Throwback Review: The Hell You Say by Josh Lanyon .. the series is still a favorite.

The Hell You Say (Adrien English Mystery, #3)The Hell You Say by Josh Lanyon

My rating: 4 of 5 stars

I think the mystery in THYS was stronger than the previous book but still kind of convoluted, as that seems to be a running theme in this series. It allows for a pretty lengthy investigation to occur before the resolution and thus plenty of time for Jake and Adrien to have their relationship drama. Except this time there wasn’t much to these two. The scenes they did have were dramatic and stunning, which kind of made me want to cry that there weren’t more. Jake breaks up with Adrien late in the book but the writing is on the wall almost from the start. It’s clear these two are not “together” in the strictest sense and it’s not surprising when the final confrontation happens. Thus we meet a new love interest for Adrien, which is nice, and his new overwhelmingly blonde and perky sisters in law in between him running around trying to solve a satan-worshipping case. It’s a good book and the personal relationships Adrien has steal the show with a mildly interesting, if convoluted, mystery as the backdrop. Once again the narrator is really the shinning star with both Adrien as a great character and Patton being an excellent narrator.

It’s now been a year since the last book and Adrien is still seeing Jake twice a week – Monday and Wednesday nights – while working on his next book (which I’m starting to think will never actually materialize). Adrien’s bookstore is doing well and he’s kept Angus as his part or full time help. Angus has been getting death threats over the phone from his fellow devil worshipers so Adrien has the bright idea to give Angus some money to get out of town; figuring kids have a short attention span and they’d give up by the time Angus returned to LA. Except trying to help Angus has landed Adrien in the middle of Jake’s murder investigation. Since this is an important case, Jake has a new partner and must work overtime to bury any relationship he has with Adrien. And Adrien, being Adrien, can’t help wanting to solve the multiple murder cases first to clear Angus and later just to have some answers.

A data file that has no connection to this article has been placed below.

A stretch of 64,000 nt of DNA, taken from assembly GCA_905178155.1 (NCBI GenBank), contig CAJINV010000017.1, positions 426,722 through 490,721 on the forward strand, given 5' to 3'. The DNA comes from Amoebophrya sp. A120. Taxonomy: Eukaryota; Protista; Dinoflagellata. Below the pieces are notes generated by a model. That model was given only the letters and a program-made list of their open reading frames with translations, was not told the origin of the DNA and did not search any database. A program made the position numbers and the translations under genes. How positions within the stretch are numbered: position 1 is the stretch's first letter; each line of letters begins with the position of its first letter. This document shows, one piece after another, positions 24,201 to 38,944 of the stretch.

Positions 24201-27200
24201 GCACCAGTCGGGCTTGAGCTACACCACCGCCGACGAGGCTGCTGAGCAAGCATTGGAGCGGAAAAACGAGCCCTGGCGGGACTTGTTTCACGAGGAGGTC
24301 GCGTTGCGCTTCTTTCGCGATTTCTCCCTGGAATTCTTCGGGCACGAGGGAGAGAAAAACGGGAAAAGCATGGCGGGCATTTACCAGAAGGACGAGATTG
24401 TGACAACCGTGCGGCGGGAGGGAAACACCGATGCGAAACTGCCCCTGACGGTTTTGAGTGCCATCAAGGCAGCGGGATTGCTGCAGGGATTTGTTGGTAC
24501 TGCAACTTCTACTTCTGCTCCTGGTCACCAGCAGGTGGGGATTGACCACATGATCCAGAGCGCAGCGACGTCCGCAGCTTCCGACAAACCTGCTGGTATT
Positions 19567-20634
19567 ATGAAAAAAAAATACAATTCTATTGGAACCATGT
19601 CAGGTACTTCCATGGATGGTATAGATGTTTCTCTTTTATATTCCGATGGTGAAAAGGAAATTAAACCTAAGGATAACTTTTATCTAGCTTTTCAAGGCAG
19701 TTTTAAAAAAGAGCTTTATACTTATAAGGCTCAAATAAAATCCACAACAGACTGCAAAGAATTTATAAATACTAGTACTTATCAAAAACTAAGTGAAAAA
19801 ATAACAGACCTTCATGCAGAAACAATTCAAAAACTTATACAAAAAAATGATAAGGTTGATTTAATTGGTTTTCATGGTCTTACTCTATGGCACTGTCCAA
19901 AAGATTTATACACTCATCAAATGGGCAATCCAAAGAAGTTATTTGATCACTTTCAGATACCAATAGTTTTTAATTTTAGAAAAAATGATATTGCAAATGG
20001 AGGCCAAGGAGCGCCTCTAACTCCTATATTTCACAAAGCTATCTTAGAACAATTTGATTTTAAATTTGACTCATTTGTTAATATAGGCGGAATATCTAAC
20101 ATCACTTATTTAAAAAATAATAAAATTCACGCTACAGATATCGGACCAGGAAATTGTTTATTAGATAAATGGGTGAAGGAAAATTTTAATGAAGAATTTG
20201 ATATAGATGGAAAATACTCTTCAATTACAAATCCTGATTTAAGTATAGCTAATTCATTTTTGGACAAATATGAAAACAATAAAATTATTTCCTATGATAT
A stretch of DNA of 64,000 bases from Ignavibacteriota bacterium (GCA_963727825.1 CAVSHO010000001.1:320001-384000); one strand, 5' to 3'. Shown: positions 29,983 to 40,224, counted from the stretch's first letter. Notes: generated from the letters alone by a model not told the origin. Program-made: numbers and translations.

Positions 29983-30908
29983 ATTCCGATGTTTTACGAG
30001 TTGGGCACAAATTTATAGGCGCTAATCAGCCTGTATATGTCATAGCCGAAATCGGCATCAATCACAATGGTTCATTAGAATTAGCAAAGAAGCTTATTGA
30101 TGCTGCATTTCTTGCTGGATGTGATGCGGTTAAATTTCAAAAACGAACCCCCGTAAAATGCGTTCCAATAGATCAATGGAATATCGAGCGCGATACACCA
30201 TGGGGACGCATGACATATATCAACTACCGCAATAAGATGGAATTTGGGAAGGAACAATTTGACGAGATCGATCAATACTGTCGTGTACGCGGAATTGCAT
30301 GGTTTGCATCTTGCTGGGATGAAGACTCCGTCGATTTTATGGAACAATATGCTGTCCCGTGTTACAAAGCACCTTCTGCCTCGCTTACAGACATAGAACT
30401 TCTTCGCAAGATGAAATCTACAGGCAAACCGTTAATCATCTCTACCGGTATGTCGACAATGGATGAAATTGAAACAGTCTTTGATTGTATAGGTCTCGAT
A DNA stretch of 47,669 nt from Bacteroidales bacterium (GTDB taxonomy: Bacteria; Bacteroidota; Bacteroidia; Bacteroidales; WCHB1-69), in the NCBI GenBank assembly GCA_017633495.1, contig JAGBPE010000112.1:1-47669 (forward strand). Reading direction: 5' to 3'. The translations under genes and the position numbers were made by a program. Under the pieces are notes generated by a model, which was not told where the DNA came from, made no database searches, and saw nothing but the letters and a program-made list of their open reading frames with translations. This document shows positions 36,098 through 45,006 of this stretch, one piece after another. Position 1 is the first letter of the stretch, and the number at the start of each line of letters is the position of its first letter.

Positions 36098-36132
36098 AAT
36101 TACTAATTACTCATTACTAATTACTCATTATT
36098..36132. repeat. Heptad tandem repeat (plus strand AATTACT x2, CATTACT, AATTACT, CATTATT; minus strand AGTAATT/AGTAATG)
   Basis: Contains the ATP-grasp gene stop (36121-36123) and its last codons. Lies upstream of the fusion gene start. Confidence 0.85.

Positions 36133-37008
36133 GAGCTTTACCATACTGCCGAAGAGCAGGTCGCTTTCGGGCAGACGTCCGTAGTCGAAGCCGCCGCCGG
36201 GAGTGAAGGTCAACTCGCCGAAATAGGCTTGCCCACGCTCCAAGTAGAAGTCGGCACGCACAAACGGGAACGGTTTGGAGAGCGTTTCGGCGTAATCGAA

The murder mystery is slightly more interesting this time. It deals with Satanism but in a rather circuitous way. There is a side plot about a well known author going missing that eventually connects to the main mystery but it’s tangential for the most part and confusing. There’s no real reason for Adrien to become so involved in the murder investigation but the frustration mounting with Jake’s deeply closeted status does provide some impetus. The final resolution is so disturbingly easy and almost a let down but I was kind of happy just to be done with all the various threads the book had thrown out.

What works the best here is, as always, Adrien and his various relationships. His ambiguous status with Jake is the most dynamic but it’s amusing and heart warming to see Adrien get enveloped in the crazy world of his new sisters. I like this development and it gives Adrien more connections than just Jake’s casual affections. These scenes are among the most interesting and allow Adrien to define to himself what he really wants with another person. His burgeoning romance with Guy is tepid at best and I’m not a fan. I really want Adrien to have a separate love interest, especially since Jake is still out sleeping with other people, but I just don’t get the chemistry between Guy and Adrien. It feels forced and awkward.

I’m enjoying this series even more than I expected and I practically listened to this one night and day. Partly I knew some of the best scenes were coming and I’m always a glutton for some delicious angst but also because I loved listening to the narrator’s voice, Patton, and how the story gets into Adrien’s head so well. He’s a charming and engaging first person narrator/character and I feel as though I could read anything with him as the main character. He’s nuanced, subtle, interesting, and usually makes a ton of mistakes. Sometimes he’s really stupid but I always seem to forgive his stupidity and want more anyway.

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